Luton Hoo Walled Garden
Autochromes were the first practical and commercially successful process for making colour photographs. Available from 1907 until the 1930s the process proved popular as pictures could be taken using existing cameras. In spite of this popularity I had never seen one until the archives service undertook the scanning of thirteen Autochromes for the Luton Hoo Estate.
The images, taken in about 1913, include Lady Werhner in the south garden and views of the rose and herbaceous borders in the kitchen garden. The latter are particularly important to the estate, providing valuable evidence for the Walled Garden Project, which is currently piecing together the garden's history with a view to restoring the glass houses (see the 1913 image above) and re-creating the historical planting of the period just before the First World War.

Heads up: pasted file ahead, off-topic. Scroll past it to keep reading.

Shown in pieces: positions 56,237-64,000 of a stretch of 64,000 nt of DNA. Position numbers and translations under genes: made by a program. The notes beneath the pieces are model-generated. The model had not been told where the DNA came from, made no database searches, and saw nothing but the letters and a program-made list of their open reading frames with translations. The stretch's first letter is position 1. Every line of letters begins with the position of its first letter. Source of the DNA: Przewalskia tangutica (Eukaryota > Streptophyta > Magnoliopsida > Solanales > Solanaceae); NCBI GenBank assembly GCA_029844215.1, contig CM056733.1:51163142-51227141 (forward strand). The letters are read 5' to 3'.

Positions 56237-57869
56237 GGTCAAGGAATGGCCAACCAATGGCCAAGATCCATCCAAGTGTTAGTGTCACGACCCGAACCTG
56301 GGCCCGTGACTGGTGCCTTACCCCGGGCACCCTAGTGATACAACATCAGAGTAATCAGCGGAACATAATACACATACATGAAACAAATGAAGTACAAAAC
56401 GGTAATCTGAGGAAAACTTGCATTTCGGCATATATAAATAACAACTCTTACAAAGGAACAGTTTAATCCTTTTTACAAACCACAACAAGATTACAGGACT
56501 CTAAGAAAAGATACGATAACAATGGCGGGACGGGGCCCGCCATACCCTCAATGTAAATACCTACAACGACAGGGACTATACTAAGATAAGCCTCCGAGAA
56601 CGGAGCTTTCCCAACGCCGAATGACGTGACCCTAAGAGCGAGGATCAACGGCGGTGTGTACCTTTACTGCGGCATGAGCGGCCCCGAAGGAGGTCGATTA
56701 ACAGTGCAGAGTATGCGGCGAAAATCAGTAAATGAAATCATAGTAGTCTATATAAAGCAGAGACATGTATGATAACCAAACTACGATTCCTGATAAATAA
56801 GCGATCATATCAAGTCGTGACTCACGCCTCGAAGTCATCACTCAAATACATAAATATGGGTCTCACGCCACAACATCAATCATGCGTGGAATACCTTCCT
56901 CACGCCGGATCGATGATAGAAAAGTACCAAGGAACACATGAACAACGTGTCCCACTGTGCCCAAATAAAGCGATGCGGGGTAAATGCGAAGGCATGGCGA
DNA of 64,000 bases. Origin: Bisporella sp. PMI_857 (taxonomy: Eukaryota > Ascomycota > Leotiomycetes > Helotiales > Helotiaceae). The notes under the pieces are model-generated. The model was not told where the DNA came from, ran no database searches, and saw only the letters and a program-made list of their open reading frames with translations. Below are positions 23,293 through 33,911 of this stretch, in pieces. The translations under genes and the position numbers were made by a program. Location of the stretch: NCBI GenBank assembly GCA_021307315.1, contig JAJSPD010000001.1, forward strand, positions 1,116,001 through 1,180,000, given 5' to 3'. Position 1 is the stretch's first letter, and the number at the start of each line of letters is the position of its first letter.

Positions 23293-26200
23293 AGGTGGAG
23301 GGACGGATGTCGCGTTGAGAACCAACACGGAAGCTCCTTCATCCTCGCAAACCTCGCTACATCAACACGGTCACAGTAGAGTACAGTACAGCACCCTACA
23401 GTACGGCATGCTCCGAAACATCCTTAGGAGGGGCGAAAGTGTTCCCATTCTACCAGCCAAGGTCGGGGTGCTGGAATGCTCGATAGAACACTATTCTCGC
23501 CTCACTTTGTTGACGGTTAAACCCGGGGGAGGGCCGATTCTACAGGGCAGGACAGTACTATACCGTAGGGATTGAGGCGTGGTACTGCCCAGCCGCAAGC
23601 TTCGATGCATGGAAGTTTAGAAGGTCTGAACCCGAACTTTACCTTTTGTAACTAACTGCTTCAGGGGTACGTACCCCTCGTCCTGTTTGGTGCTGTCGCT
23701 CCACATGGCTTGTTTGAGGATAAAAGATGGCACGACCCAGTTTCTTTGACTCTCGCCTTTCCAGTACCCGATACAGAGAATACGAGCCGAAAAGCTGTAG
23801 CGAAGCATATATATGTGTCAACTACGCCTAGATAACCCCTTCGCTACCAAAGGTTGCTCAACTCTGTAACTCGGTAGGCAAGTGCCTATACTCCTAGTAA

Autochromes are rather difficult to view. The unique image is on a glass plate and appears rather dark even when held up to a light. The Luton Autochromes all came in individual diascope cases (see below). A frame holds the plate allowing light from above to pass through the plate and strike a mirror inside. The viewer looks into the diascope and sees the reflection of the illuminated Autochrome (see right). The possibility of breaking the glass plate and the difficulties in viewing made scanning and printing out the best option for making these images available to the project researchers.